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Proposed Rule

Hazardous Waste Management System; Identification and Listing of Hazardous Waste; Proposed Exclusion

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Information about this document as published in the Federal Register.

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Start Preamble

AGENCY:

Environmental Protection Agency.

ACTION:

Proposed rule and request for comment.

SUMMARY:

The Environmental Protection Agency (EPA, also the Agency or we in this preamble) is proposing to grant a petition submitted by the Southeastern Public Service Authority (SPSA) and Onyx Environmental Services (Onyx), to exclude (or delist) on a one-time basis certain solid wastes generated at the SPSA Power Plant in Portsmouth, Virginia, from the lists of hazardous waste. This waste is currently located at the SPSA Regional Landfill in Suffolk, Virginia.

The Agency has tentatively decided to grant the petition based on an evaluation of specific information provided by the petitioners. This tentative decision, if finalized, would conditionally exclude the petitioned waste from the requirements of the hazardous waste regulations under the Resource Conservation and Recovery Act (RCRA).

The Agency is requesting comments on this proposed decision.

DATES:

To make sure we consider your comments on this proposed exclusion, they must be postmarked by August 4, 2003. Comments received after the close of the comment period will be designated as late. EPA is not required to consider late comments.

Any person may request a hearing on this tentative decision to grant the petition by filing a request by July 3, 2003. The request must contain the information prescribed in 40 CFR 260.20(d).

ADDRESSES:

Please send two copies of your comments to David M. Friedman, Technical Support Branch (3WC11), Waste and Chemicals Management Division, U.S. EPA Region III, 1650 Arch Street, Philadelphia, PA, 19103-2029.

Your request for a hearing should be addressed to James J. Burke, Director, Waste and Chemicals Management Division (3WC00), U.S. EPA Region III, 1650 Arch Street, Philadelphia, PA, 19103-2029.

Start Further Info

FOR FURTHER INFORMATION CONTACT:

For technical information concerning this document, please contact David M. Friedman at the address above, at (215) 814-3395, or via e-mail at friedman.davidm@epa.gov.

End Further Info End Preamble Start Supplemental Information

SUPPLEMENTARY INFORMATION:

Docket

EPA has established an official docket for this action. The official docket consists of the petition submitted by SPSA/Onyx, the results of a risk assessment which evaluates the potential impact of the petitioned waste on human health and the environment, any public comments received, and other information related to this action. The official docket for this proposed rule is located at the offices of U.S. EPA Region III, 1650 Arch Street, Philadelphia, PA, 19103-2029, and is available for you to view from 8:30 a.m. to 5:00 p.m., Monday through Friday, except on Federal holidays. Please call David M. Friedman at (215) 814-3395 for appointments. The public may copy material from the docket at $0.15 per page.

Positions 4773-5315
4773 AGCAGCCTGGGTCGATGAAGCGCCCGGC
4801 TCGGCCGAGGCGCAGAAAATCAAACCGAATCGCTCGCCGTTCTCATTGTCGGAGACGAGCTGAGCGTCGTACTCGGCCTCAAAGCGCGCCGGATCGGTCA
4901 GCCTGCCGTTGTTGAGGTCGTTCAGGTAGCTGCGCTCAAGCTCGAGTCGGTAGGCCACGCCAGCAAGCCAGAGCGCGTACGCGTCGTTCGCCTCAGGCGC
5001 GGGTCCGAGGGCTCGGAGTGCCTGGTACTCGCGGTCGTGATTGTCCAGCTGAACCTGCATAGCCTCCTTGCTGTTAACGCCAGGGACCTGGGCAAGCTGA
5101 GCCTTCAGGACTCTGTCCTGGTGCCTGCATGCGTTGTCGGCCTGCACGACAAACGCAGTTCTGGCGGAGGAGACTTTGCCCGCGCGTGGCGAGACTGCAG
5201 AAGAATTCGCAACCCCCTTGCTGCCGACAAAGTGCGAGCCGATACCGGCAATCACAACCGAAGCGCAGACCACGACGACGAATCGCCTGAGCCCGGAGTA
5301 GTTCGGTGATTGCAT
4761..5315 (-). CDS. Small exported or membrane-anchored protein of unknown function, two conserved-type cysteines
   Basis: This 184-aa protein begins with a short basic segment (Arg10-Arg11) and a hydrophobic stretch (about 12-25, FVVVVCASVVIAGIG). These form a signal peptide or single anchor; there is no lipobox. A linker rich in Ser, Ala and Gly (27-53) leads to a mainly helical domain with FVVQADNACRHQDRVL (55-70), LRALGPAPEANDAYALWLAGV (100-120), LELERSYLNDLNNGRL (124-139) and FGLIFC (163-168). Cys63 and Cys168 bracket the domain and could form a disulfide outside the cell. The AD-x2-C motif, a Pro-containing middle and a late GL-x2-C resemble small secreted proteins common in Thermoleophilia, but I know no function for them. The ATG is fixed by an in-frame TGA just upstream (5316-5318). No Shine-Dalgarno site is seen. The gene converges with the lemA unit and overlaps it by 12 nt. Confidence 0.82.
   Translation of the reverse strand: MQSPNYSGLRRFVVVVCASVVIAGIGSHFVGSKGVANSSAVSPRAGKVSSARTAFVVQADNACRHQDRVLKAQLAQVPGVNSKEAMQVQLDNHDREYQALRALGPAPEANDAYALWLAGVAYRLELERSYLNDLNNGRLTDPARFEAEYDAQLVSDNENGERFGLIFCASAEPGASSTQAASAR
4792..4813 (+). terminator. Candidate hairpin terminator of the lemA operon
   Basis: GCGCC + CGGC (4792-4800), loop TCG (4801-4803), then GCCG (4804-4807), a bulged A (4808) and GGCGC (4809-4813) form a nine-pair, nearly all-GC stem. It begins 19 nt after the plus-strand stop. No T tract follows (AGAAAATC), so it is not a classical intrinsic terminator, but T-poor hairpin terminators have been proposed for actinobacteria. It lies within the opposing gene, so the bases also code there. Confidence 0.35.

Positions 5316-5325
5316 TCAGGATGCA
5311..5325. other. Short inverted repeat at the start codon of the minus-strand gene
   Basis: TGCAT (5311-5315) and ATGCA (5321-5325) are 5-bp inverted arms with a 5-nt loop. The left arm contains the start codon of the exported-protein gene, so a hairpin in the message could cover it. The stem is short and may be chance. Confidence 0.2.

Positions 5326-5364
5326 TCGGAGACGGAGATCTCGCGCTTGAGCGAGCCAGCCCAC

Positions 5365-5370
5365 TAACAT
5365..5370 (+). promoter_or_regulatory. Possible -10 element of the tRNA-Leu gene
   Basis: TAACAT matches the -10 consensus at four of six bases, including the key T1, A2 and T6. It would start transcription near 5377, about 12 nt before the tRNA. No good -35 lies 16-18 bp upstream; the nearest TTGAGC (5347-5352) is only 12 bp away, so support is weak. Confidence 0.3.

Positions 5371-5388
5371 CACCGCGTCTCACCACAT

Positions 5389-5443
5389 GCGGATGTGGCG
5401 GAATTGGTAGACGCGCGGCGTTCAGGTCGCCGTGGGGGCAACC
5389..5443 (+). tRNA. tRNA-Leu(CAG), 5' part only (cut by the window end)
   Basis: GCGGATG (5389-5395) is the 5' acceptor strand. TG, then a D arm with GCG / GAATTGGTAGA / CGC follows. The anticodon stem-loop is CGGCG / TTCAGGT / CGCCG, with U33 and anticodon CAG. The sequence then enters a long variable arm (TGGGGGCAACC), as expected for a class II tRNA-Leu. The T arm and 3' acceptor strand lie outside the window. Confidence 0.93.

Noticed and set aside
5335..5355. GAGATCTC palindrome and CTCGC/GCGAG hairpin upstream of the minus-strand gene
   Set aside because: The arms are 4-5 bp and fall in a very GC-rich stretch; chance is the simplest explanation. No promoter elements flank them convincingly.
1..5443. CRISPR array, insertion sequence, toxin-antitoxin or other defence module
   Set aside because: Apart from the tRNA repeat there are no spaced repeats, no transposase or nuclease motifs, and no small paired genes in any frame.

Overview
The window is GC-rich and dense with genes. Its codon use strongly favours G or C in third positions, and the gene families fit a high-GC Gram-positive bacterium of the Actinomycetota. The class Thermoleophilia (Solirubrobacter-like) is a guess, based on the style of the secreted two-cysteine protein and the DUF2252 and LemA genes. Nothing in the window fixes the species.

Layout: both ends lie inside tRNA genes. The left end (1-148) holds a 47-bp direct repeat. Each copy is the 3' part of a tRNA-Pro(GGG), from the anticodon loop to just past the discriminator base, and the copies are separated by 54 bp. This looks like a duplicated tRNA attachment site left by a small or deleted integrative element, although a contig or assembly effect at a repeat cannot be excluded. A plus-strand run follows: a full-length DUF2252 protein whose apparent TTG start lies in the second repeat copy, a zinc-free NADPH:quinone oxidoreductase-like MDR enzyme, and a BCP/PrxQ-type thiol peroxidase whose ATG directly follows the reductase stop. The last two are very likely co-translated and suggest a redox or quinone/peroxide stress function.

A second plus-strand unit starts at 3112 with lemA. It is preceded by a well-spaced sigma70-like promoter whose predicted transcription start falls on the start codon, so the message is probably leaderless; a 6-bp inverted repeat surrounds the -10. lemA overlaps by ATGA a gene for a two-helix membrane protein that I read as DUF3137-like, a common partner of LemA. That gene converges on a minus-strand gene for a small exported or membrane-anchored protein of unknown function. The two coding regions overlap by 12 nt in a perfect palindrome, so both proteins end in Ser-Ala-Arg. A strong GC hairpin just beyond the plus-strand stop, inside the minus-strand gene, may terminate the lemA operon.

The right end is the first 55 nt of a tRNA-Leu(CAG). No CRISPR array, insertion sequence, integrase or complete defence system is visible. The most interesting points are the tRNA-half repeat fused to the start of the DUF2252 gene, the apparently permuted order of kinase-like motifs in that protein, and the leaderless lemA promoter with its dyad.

Outline

The information in this preamble is organized as follows:

I. Background

A. What laws and regulations give EPA the authority to delist waste?

B. What does SPSA/Onyx request in their petition?

II. Waste-Specific Information

A. How was the waste generated?

B. What information did SPSA/Onyx submit to support their petition?

III. EPA's Evaluation of the Petition

A. What method did EPA use to evaluate risk?

B. What other factors did EPA consider in its evaluation?

C. What conclusion did EPA reach?

IV. Conditions for Exclusion

A. What conditions are associated with this exclusion?

B. What happens if SPSA or Onyx fails to meet the conditions of this exclusion?

V. Effect on State Authorization

VI. Effective Date

VII. Administrative Requirements

I. Background

A. What Laws and Regulations Give EPA the Authority To Delist Waste?

EPA published amended lists of hazardous wastes from non-specific and specific sources on January 16, 1981, as part of its final and interim final regulations implementing Section 3001 of RCRA. These lists have been amended several times, and are found at 40 CFR 261.31 and 261.32.